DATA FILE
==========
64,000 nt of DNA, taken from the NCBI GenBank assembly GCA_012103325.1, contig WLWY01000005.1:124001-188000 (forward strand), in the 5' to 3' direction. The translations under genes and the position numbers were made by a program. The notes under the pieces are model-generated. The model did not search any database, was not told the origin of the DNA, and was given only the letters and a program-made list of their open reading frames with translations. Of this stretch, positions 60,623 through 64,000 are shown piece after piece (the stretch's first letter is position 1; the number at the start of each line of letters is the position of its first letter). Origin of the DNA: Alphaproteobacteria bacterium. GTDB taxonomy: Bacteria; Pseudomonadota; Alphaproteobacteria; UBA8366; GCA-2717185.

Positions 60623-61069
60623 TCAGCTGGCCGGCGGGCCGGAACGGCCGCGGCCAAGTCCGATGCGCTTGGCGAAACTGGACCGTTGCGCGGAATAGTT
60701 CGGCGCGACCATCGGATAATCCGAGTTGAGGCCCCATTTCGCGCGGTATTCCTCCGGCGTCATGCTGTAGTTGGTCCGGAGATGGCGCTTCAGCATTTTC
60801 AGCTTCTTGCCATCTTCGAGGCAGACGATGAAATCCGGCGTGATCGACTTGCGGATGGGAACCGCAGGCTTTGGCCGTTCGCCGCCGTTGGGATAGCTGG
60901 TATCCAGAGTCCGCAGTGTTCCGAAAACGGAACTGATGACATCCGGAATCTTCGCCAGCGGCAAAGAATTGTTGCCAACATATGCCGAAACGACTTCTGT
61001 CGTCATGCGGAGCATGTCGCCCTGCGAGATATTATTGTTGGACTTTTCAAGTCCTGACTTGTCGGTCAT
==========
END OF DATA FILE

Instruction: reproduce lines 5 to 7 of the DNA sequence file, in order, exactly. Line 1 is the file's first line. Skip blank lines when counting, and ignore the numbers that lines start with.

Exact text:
60801 AGCTTCTTGCCATCTTCGAGGCAGACGATGAAATCCGGCGTGATCGACTTGCGGATGGGAACCGCAGGCTTTGGCCGTTCGCCGCCGTTGGGATAGCTGG
60901 TATCCAGAGTCCGCAGTGTTCCGAAAACGGAACTGATGACATCCGGAATCTTCGCCAGCGGCAAAGAATTGTTGCCAACATATGCCGAAACGACTTCTGT
61001 CGTCATGCGGAGCATGTCGCCCTGCGAGATATTATTGTTGGACTTTTCAAGTCCTGACTTGTCGGTCAT